Today is the fifth anniversary of the iPhone. It’s been an incredible five years for Apple, and nothing illustrates how incredible it’s been better than this 2007 exchange between Microsoft CEO Steve Ballmer and David Lieberman of USA Today:
Q: People get passionate when Apple comes out with something new — the iPhone; of course, the iPod. Is that something that you’d want them to feel about Microsoft?
A: It’s sort of a funny question. Would I trade 96% of the market for 4% of the market? (Laughter.) I want to have products that appeal to everybody.
Now we’ll get a chance to go through this again in phones and music players. There’s no chance that the iPhone is going to get any significant market share. No chance. It’s a $500 subsidized item. They may make a lot of money. But if you actually take a look at the 1.3 billion phones that get sold, I’d prefer to have our software in 60% or 70% or 80% of them, than I would to have 2% or 3%, which is what Apple might get.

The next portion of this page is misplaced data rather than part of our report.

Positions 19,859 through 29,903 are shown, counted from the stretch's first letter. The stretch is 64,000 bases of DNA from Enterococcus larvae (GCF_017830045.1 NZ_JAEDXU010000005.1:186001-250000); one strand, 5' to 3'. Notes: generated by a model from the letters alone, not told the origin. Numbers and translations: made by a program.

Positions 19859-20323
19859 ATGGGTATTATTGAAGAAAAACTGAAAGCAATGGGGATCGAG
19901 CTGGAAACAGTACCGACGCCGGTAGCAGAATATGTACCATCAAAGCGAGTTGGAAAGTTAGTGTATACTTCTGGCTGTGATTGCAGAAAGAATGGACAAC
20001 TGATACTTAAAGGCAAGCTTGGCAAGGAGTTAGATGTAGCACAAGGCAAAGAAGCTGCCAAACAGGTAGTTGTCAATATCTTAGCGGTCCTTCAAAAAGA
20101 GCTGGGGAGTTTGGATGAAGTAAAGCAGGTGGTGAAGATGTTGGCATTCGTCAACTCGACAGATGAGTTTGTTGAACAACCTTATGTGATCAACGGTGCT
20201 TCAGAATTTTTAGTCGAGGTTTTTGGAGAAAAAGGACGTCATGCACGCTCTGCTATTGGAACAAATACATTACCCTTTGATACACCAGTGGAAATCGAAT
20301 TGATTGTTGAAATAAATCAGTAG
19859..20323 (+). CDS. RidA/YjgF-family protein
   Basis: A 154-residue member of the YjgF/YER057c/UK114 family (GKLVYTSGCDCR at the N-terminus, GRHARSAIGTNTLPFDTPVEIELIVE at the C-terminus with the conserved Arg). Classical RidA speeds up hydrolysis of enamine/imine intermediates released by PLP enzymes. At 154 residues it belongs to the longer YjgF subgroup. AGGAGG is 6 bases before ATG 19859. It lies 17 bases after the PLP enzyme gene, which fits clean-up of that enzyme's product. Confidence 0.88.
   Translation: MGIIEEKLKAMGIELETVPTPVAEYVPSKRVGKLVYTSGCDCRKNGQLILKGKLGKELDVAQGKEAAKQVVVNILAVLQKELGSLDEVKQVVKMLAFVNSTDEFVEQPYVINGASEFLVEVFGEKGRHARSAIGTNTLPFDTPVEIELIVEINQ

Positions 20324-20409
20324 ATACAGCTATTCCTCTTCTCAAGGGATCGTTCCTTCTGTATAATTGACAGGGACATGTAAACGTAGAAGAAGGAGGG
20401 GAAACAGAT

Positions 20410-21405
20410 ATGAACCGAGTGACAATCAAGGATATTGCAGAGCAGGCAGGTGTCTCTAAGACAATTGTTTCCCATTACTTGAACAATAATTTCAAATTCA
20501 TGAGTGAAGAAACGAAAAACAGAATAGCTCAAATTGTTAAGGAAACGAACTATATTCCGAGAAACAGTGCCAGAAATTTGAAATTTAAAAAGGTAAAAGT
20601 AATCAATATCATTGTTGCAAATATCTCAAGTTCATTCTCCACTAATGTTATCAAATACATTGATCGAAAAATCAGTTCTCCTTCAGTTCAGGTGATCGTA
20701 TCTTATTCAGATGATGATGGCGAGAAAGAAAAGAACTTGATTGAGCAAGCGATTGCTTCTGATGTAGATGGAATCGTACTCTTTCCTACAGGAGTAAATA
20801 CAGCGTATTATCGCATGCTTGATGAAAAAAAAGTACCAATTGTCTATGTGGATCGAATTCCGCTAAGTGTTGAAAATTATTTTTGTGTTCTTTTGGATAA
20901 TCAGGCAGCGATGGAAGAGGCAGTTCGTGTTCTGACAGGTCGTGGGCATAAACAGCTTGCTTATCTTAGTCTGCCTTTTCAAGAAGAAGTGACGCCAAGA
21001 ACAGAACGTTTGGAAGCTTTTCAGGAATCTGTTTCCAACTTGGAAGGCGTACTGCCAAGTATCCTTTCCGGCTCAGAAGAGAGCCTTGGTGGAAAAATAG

In the case of music, Apple got out early. They were the first to really recognise that you couldn’t just think about the device and all the pieces separately. Bravo. Credit that to Steve (Jobs) and Apple. They did a nice job.
But it’s not like we’re at the end of the line of innovation that’s going to come in the way people listen to music, watch videos, etc. I’ll bet our ads will be less edgy. But my 85-year-old uncle probably will never own an iPod, and I hope we’ll get him to own a Zune.
Ballmer’s uncle probably didn’t get a Zune. Almost no one did. And the iPhone has taken much more than 2% to 3% of the market.
As you can see, five years ago Microsoft was the most valuable tech company in the world and its CEO was sneering at Apple.
Today, Apple is the most valuable company in the world. Microsoft is building its own hardware, just like Apple.
(Via NY1, which mentioned this USA Today interview this morning.)
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